So What CAN You Do?

A couple years ago, I wrote a script with the intention of making it into a movie. It was an action/comedy with plenty of slapstick. It was the best script I had ever written, people really liked it, and the staged reading for the film had done really well. A really talented director was interested in coming onboard.

The problem? It was pretty expensive to shoot. The estimates I heard from a couple producers and directors ranged from $200,000 to over a million dollars.

Now, “expensive” is a relative term when you’re talking about movies. A $20 million feature with an A-list cast is a steal, especially when big-budget superhero joints can be ten times that. But for me, $200,000 is plenty expensive.

So I floundered. I started noodling on some other drafts, took a job outside the industry, and didn’t do much of anything on the project.

Who Cares?

There’s nothing spectacularly interesting about this story. I’m sure thousands of people are experiencing the same thing right now. And others are saying, “Screw it! Make it happen! You can do it!”. To which I always reply, “How would you go about getting two hundred grand for a film you plan to write, direct, and star in?”

Crickets. Every single time.

I’m fully aware that I might have some mental block that’s preventing me from seeing an obvious solution for getting that amount of money and making that movie.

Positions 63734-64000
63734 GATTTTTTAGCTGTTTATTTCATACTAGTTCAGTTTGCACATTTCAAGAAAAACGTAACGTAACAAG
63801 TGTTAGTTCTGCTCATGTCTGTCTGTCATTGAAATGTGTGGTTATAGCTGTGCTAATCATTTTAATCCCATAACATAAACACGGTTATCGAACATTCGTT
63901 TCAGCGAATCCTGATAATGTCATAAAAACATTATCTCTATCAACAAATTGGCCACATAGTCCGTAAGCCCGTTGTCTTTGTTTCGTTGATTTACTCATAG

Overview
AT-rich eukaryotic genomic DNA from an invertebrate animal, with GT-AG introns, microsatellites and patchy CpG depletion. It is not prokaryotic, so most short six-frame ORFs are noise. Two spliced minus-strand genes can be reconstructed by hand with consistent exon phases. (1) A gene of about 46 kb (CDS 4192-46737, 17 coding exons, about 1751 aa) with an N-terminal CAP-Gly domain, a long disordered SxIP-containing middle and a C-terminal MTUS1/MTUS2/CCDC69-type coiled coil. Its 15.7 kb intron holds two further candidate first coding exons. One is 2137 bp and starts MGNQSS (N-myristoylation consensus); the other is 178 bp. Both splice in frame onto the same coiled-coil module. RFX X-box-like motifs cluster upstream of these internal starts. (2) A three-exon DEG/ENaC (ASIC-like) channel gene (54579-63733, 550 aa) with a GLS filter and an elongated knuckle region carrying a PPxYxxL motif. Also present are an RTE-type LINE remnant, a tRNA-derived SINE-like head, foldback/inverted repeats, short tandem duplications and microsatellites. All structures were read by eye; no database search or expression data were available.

Working With What I’ve Got

So, I decided to start small. A few months ago, I wrote and directed a short film for about 2 grand. Then I wrote a couple of other shorts. One of them, a mockumentary-style comedy, looks like it can be VERY cheap to make as a feature.

Then I thought,”If I can’t make a movie for 200 grand, what can I do?”

What budget would keep me from worrying about finding investors, or even worse, worrying about paying people back. What amount of money could I scrape together for a film and not be devastated if the film didn’t make money?

The answer came pretty quickly. Ten grand. I don’t know why, that’s just the number that came up.

My Goal: To shoot a feature film for $10,000 in July of 2017.

It’s a laughably small amount of money when you consider the logistics of feeding a crew, paying actors, and doing basic things. Then again, Edward Burns made a movie for $9,000. So it’s possible. Hell, Mark Duplass talks about how you should make a feature for $1,000.

Now I have a little less than seven months to make this movie happen. Oh yeah, did I mention I don’t have a script for the feature?

Screw it. Let’s do this.

Ten grand? The handle of this camera costs more than that, kid.

Ten grand? The handle of this camera costs more than that, kid.